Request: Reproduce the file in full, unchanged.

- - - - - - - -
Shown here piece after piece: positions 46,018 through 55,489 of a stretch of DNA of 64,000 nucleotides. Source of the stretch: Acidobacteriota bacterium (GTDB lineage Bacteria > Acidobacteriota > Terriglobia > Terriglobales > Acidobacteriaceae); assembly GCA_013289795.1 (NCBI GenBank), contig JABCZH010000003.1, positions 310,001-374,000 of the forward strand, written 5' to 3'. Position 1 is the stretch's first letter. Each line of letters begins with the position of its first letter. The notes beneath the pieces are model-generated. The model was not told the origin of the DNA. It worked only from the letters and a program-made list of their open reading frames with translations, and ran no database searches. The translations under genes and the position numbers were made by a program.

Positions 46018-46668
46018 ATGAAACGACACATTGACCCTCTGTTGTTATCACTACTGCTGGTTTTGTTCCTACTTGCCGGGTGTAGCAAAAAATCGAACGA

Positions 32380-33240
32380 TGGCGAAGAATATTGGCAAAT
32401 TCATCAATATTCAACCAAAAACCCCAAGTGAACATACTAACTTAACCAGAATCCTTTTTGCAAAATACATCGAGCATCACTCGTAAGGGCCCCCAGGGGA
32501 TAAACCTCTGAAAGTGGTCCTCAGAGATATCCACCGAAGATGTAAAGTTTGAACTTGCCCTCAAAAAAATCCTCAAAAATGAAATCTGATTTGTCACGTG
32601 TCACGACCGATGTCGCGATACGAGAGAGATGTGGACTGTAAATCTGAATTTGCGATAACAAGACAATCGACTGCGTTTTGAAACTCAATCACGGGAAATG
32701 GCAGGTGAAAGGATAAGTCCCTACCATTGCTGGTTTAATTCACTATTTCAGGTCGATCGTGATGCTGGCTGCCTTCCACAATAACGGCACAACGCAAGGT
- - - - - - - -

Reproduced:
Shown here piece after piece: positions 46,018 through 55,489 of a stretch of DNA of 64,000 nucleotides. Source of the stretch: Acidobacteriota bacterium (GTDB lineage Bacteria > Acidobacteriota > Terriglobia > Terriglobales > Acidobacteriaceae); assembly GCA_013289795.1 (NCBI GenBank), contig JABCZH010000003.1, positions 310,001-374,000 of the forward strand, written 5' to 3'. Position 1 is the stretch's first letter. Each line of letters begins with the position of its first letter. The notes beneath the pieces are model-generated. The model was not told the origin of the DNA. It worked only from the letters and a program-made list of their open reading frames with translations, and ran no database searches. The translations under genes and the position numbers were made by a program.

Positions 46018-46668
46018 ATGAAACGACACATTGACCCTCTGTTGTTATCACTACTGCTGGTTTTGTTCCTACTTGCCGGGTGTAGCAAAAAATCGAACGA

Positions 32380-33240
32380 TGGCGAAGAATATTGGCAAAT
32401 TCATCAATATTCAACCAAAAACCCCAAGTGAACATACTAACTTAACCAGAATCCTTTTTGCAAAATACATCGAGCATCACTCGTAAGGGCCCCCAGGGGA
32501 TAAACCTCTGAAAGTGGTCCTCAGAGATATCCACCGAAGATGTAAAGTTTGAACTTGCCCTCAAAAAAATCCTCAAAAATGAAATCTGATTTGTCACGTG
32601 TCACGACCGATGTCGCGATACGAGAGAGATGTGGACTGTAAATCTGAATTTGCGATAACAAGACAATCGACTGCGTTTTGAAACTCAATCACGGGAAATG
32701 GCAGGTGAAAGGATAAGTCCCTACCATTGCTGGTTTAATTCACTATTTCAGGTCGATCGTGATGCTGGCTGCCTTCCACAATAACGGCACAACGCAAGGT